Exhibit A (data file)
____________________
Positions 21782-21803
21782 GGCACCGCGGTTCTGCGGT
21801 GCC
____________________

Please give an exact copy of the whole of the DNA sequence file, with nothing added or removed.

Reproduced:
Positions 21782-21803
21782 GGCACCGCGGTTCTGCGGT
21801 GCC